Wind was roaring down the lake, so we put the battered Grumman into the marsh behind Camp Solitude and paddled towards the white water lilies and yellow bullhead lilies that had just started to bloom in the back water, aiming the canoe for the dark red flowers of the pitcher plants in the sphagnum mat in the middle that is slowly acidifying the marsh. Within a few feet, purple pickerel weed is replaced with bog rosemary, cotton grass and sundews.

A kingfisher rattled at us for intruding. Fortunately, except for a few deerflies, the biting bugs were elsewhere. At the edge of the bog, thousands of pink orchids came into focus. An inch long, with a bearded lower lip, the rose pogonias spread by rootlets across the bog mat, almost indistinguishable from other greenery until they bloom into a pink haze six inches above the moss.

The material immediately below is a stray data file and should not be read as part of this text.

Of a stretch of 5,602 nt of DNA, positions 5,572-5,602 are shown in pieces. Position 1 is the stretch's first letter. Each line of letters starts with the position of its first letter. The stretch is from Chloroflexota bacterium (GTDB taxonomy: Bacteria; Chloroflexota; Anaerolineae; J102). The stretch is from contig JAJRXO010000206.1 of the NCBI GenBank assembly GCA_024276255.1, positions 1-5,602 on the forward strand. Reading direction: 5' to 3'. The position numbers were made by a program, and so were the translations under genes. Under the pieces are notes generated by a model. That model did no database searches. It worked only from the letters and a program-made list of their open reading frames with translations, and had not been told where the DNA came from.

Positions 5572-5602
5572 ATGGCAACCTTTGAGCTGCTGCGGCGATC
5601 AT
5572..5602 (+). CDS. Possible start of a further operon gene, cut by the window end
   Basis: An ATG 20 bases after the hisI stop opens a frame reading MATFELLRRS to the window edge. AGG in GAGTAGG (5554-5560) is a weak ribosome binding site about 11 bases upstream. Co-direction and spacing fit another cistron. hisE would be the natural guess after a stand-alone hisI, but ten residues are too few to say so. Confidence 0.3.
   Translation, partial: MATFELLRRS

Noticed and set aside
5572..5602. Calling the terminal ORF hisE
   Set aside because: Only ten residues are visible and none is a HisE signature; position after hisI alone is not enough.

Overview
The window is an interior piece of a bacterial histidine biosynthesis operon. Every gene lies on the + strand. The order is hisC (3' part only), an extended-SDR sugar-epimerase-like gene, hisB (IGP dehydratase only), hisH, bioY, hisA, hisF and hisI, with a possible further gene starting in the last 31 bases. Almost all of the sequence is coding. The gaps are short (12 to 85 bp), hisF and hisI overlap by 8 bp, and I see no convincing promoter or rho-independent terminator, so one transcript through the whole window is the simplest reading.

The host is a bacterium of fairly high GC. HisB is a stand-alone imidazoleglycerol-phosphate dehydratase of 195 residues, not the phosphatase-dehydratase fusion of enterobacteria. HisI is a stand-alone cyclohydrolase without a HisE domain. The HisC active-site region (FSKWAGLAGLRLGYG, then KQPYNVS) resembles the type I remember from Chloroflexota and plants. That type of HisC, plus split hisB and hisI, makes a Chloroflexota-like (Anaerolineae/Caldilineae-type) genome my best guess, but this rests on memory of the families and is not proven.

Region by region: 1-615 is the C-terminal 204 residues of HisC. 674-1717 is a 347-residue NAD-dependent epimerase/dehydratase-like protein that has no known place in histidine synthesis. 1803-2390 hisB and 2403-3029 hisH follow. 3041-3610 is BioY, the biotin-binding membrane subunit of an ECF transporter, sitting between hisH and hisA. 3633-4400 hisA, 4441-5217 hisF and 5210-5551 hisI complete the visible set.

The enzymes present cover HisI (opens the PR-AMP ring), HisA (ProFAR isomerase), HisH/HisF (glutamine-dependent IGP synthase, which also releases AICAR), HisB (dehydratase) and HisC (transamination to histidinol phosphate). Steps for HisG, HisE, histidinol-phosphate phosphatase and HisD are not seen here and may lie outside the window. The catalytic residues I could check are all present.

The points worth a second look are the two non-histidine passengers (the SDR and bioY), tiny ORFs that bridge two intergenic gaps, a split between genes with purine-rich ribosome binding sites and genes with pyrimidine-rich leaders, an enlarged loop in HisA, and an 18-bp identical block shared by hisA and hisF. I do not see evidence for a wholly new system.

They are said to smell like raspberries, though the fragrant lilies drowned them out. Bumblebees were busy among the orchids, landing and crawling inside for a nectar reward, then backing out with pollen on their heads to fertilize the next flower. Naturalist Bernd Heinrich found the grass pink, a flower similar to the rose pogonia, fools bumblebees by attracting them, loading pollen on their bee bellies, then using them to pollinate other grass pinks while not bothering to offer any nectar in return.

Christine Parrish recommends mainemasternaturalist.org for those interested in training to become volunteer naturalists.